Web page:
Strengthening Northwest Indiana’s local food system would also benefit the broader economy, Massie said. One of her “favorite statistics to release is that 98% of Indiana’s fruits and vegetables are imported into our state,” she said. Massie said the figure was particularly “astonishing” because according to the United States Department of Agriculture, Indiana is the eighth-largest agricultural producing state in the country.

Anna Martinez, who works for Region Roots connecting growers to shoppers, said the Hoosiers spend about $14 billion on food expenses and an additional $10.5 billion on restaurants each year. If just 10% of household food expenditures were shifted to local purchases, some $2.5 billion would be added to Indiana’s food and agriculture economy, Martinez said.

Perkins Good Earth Farm

Dan and Julie Perkins started Perkins’ Good Earth Farm in 2009.

John J. Watkins, The Times

“We believe local food is the best kind of food and supports our local economy and creates a more resilient community,” Massie said, adding that the hub’s ultimate goal is to make it “easier to choose local.”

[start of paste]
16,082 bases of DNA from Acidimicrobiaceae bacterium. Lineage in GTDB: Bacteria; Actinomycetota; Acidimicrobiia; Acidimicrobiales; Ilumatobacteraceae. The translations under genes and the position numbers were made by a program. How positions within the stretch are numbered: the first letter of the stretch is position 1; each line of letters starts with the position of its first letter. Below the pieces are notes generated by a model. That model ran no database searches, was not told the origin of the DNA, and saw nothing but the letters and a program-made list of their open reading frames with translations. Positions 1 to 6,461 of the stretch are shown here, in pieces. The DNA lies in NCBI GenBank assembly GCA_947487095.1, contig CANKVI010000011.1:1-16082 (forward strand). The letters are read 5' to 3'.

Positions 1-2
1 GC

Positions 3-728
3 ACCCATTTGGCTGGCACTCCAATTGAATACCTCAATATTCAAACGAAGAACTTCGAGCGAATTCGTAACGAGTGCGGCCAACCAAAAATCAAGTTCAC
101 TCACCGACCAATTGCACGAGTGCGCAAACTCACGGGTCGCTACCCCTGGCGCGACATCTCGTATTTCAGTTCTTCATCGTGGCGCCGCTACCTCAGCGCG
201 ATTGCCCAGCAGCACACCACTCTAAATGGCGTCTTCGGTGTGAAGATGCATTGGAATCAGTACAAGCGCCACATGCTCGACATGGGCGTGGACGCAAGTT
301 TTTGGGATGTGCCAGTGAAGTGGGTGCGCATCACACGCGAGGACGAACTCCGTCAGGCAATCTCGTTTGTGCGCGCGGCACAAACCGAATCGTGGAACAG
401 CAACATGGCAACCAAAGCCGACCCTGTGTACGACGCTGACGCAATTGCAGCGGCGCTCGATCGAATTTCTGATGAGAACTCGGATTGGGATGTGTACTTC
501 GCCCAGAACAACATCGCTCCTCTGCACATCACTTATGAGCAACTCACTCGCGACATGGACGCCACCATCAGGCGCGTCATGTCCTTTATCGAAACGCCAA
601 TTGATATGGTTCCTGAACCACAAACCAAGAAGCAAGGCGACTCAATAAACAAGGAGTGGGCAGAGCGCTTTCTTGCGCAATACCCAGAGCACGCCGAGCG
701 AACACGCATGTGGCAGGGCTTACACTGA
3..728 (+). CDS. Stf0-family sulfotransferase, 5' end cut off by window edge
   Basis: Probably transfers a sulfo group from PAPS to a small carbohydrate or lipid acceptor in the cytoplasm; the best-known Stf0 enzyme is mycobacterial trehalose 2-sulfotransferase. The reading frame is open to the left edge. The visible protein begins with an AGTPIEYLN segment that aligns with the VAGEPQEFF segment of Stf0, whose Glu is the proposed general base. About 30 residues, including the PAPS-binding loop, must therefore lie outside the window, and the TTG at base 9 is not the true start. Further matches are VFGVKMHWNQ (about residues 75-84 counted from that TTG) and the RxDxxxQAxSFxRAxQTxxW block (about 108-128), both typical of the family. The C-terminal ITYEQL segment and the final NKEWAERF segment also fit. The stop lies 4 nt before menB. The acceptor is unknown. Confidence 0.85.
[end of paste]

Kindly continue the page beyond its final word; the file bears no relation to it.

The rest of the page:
Roots Region received a READ, Regional Economic Acceleration and Development Initiative, Northwest Indiana Forum grant and now has funding for the next five years. Massie said they are looking to increase their staff, purchase an additional truck and possibly establish a brick-and-mortar hub.

While the local food hub trend is growing in popularity, Massie said, the majority of hubs have been around for less than five years. According to a report from the Centers for Disease Control and Preventionthere were 212 food centers and 234 local food policy councils in the United States in 2018.

“We want to build something that will last for generations,” Massie said.